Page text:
Jet stream waviness theory of Arctic warming revived by modellers after scientific debunking

Credit: weather.com

A 2020 news report (H/T Belfast Telegraph) headlined ‘Extreme weather being caused by jet stream ‘not because of Arctic warming’, with the sub-heading: ‘Any link is more likely to be a result of random fluctuations in the jet stream influencing Arctic temperatures, researchers say’ – cites a study that comprehensively contradicts the findings described in the article below. “The well-publicised idea that Arctic warming is leading to a wavier jet stream just does not hold up to scrutiny”, said Professor James Screen [University of Exeter]. “With the benefit of 10 more years of data and model experiments, we find no evidence of long-term changes in waviness despite on-going Arctic warming.” But the stated lack of evidence hasn’t deterred this new research. Are they flogging the proverbial dead horse?
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A quartet of researchers, two with the Nordic Institute for Theoretical Physics and two with Pukyong National University, has created a group of simulations of changes to the jet stream under global warming, says Phys.org.

In their paper published in Proceedings of the National Academy of Sciences, the group describes using math theory to describe wind motion under given circumstances to create their simulations.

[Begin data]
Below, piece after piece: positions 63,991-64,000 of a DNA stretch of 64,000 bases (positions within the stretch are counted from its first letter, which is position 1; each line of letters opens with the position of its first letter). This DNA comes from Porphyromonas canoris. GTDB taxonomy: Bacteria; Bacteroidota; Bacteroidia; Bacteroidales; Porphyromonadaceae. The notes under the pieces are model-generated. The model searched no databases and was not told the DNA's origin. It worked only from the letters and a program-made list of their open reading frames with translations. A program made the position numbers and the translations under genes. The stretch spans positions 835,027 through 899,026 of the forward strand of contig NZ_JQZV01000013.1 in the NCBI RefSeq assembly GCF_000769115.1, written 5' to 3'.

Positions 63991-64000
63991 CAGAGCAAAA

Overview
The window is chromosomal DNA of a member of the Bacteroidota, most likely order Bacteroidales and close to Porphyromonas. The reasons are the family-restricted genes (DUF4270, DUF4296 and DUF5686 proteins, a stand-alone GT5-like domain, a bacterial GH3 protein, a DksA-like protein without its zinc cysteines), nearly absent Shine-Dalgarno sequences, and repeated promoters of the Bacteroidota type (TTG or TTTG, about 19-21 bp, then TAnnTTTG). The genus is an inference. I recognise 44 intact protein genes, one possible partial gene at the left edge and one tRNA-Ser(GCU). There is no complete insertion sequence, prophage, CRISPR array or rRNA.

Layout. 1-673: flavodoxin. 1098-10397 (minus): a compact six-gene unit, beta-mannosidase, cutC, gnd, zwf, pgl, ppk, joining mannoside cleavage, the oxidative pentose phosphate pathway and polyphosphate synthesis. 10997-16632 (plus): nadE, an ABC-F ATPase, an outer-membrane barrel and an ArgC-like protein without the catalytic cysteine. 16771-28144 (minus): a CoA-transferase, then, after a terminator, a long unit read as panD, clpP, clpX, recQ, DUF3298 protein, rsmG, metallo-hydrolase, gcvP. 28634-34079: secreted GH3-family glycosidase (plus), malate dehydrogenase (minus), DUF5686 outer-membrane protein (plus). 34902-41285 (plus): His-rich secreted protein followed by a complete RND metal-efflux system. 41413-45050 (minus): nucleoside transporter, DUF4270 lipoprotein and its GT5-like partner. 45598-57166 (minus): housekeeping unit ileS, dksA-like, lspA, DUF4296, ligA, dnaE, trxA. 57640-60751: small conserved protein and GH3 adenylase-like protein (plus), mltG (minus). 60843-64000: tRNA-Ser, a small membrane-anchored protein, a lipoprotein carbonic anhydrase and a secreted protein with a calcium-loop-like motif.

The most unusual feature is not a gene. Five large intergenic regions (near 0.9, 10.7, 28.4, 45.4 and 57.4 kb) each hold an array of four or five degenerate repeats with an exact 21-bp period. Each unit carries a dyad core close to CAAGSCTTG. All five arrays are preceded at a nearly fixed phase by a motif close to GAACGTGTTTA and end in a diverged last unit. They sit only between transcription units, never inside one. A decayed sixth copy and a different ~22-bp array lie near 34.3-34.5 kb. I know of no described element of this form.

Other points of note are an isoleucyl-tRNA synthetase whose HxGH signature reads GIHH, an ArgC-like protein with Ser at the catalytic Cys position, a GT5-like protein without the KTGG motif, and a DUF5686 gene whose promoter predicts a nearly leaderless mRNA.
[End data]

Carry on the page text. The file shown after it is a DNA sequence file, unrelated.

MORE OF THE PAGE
Over the past several years, the jet stream has become wavier than it used to be. Both peaks and valleys have become more extreme.

This has led to changes in weather patterns—some places have grown wetter and some drier, and there have also been more extended hot and cold spells around the globe.

In this new effort, the researchers suspected that the reason for the increased waviness is due to the asymmetric rise in global temperatures. Global warming is heating up the Arctic much faster than it is heating up more southern areas. The result is big changes in winds in the upper atmosphere.

To test their theory, the researchers used math formulas to represent wind flow under historical patterns. They then added the impact of warming air, taking into account the differences above and below the jet stream.

They used their formulas to simulate wind flow across the northern part of the planet that make up the jet stream. The simulations showed what the researchers were expecting—more waviness.

Full article here.

via Tallbloke’s Talkshop

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September 18, 2022 at 03:21AM

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